Top 5 Cybercriminal Motives In 2013 Attacks

A Look At The Motives Behind Most Attacks

Attackers struck at the New York Times, targeted employees at Apple and Facebook, and were responsible for a massive data security breach at Adobe Systems that exposed the company's precious software source code.

From hacktivists aiming to hijack accounts or steal and expose data to nation-state attackers looking at maintaining persistence on corporate systems for a lengthy period of time, they all share similar hacking tools and techniques, say security experts. Common vulnerabilities and configuration errors are consistently used in all the attacks.

Account credentials are highly coveted, and credit card data is a consistent target. But, intellectual property theft is gaining increased attention. Security researchers at Kaspersky Lab reviewed attacks in 2013 and provided the top five motives behind cyberattacks. Here's what they found.

5. Financial Losses

Distributed denial-of-service attacks took the center stage at the start of the year, following the rising threat of attacks targeting U.S. financial sector. DDoS is a longstanding threat, common to the gaming industry, according to Arbor Networks' channel chief Jeremy Nicholls, who said his firm constantly works to filter out attacks targeting offshore casino websites and other gaming networks with its line of DDoS mitigation appliances. Downtime at online gaming sites can cost millions in revenue.

It is getting much more difficult to detect bad DDoS attack traffic from legitimate traffic, according to Web application hosting provider Akamai Technologies, which recently acquired Prolexic to extend its security portfolio.

Kaspersky Lab cited one of the most powerful DDoS attacks this year conducted against Spamhaus as an example of the attack technique increasingly used as a tool tied to potential financial losses.

4. Damaging Company Reputation

A popular motive of hacktivists is reputation damage, which is typically undertaken to spread a political message or make a statement. The Syrian Electronic Army conducted broad attacks in 2013. It hijacked a number of Twitter accounts connected to news organizations. The group hijacked the Twitter account of the Associated Press in April, sending out a message that temporarily roiled the financial markets.

A domain reseller was to blame in the successful SEA attack in August that disrupted the websites of the New York Times, Twitter and other online services. The group stole the login credentials from a reseller and used them to gain access to the authoritative DNS server information being maintained by Melbourne IT, a large domain registrar.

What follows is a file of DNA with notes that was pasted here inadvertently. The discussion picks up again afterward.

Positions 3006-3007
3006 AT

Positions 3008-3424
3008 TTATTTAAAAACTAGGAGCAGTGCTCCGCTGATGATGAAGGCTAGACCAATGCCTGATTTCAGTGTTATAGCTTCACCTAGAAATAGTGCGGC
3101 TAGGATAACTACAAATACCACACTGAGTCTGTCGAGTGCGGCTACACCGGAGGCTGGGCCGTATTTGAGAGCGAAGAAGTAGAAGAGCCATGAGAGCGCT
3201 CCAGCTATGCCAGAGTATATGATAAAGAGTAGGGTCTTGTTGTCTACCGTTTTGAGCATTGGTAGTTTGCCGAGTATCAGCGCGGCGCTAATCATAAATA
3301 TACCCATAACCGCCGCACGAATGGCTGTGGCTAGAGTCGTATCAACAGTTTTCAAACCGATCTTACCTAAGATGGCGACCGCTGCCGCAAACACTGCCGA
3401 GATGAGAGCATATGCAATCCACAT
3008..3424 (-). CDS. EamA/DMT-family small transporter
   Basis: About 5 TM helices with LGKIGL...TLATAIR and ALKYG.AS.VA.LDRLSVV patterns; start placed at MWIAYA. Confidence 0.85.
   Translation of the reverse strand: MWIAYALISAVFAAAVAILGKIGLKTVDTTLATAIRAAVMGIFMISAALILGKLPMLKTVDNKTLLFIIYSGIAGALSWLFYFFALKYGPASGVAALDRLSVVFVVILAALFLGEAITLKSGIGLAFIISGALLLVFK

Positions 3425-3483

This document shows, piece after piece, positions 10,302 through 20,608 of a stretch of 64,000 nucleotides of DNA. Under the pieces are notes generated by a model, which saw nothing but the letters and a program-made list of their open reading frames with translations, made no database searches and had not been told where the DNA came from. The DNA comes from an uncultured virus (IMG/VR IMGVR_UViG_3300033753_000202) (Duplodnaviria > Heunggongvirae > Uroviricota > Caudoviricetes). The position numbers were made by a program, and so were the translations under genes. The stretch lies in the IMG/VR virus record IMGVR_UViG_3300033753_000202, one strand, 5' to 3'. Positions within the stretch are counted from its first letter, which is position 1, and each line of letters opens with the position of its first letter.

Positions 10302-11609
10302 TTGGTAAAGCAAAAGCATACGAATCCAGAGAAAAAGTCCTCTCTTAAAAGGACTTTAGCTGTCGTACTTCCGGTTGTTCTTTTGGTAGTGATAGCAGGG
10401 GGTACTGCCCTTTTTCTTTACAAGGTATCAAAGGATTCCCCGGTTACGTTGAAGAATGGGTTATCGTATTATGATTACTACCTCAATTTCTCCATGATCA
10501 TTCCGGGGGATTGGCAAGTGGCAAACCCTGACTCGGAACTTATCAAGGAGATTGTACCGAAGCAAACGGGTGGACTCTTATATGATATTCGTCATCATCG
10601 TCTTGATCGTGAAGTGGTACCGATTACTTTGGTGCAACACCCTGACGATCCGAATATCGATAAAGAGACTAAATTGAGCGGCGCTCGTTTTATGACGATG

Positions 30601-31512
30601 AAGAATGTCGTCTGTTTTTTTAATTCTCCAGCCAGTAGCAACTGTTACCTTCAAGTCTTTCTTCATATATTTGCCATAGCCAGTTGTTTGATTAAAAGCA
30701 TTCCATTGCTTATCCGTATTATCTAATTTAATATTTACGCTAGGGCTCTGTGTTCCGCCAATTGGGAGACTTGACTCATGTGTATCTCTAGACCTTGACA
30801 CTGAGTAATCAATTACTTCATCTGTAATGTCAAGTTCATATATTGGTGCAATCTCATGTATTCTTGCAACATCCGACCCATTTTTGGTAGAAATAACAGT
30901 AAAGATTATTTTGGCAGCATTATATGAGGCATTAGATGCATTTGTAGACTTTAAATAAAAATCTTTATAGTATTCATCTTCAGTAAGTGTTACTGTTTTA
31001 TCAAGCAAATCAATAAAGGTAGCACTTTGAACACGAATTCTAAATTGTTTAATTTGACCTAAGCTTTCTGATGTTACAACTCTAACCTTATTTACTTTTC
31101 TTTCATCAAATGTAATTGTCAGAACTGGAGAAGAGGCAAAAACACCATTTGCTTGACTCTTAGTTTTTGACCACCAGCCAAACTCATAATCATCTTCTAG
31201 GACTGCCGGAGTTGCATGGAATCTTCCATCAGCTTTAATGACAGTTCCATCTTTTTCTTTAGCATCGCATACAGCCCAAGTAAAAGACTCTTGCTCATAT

3. Stealing Money

There was also no big surprise here. Banking Trojans are specially programmed to gain access to a victim's account and stealthily drain the available funds.

Zeus and SpyEye are among the most notorious known banking Trojans, having been around since 2009. The malware was seen masquerading as an antivirus update last month. Meanwhile, an emerging banking Trojan called Neverquest can target about 100 banks by injecting code in the browser of Internet Explorer and Firefox users, enabling bank and financial investment account credentials to be sent back directly to attackers. Fidelity Investments appears to be its top target, according to Kaspersky Lab.

2. Wiping Data, Blocking Infrastructure

Kaspersky Lab said it is monitoring a relatively new kind of attack aimed at wiping out a company's data or destroying a business' internal infrastructure. Malware designed to limit employee access to data or wiping out systems entirely can be severely crippling.

Cryptolocker is designed to encrypt data on a victim's machine and then require victims to payout a ransom fee to regain access to their files. While consumers are usually impacted the most, solution providers told CRN that Cryptolocker also impacted some small businesses.

Kaspersky points to the Wiper and the Shamoon Trojans, which erase data from systems. Wiper was detected in June targeting South Korean systems. Shamoon was used in 2012 against Saudi Aramco. Both threats highlight the importance of offline backup and system redundancy.

1. Stealing Information

No surprise here: Financially motivated cybercriminals, hacktivists and nation-state attackers attempt to break into sensitive systems to steal data, Kaspersky Lab said. Hacktivists typically expose stolen information to make a statement. Other cybercriminals have made a big business out of selling stolen information. Account credentials and credit card information are top sellers in underground forums, according to Dell SecureWorks, which uncovered an underground health insurance data market in July.

Some cybercriminal groups have made a big business in selling automated exploit toolkits to support attack campaigns aimed at stealing data. Botnets can be rented out to carry out widespread attacks. Other individuals simply sell their hacking services to set up the command-and-control servers and other infrastructure used as the staging ground for attacks.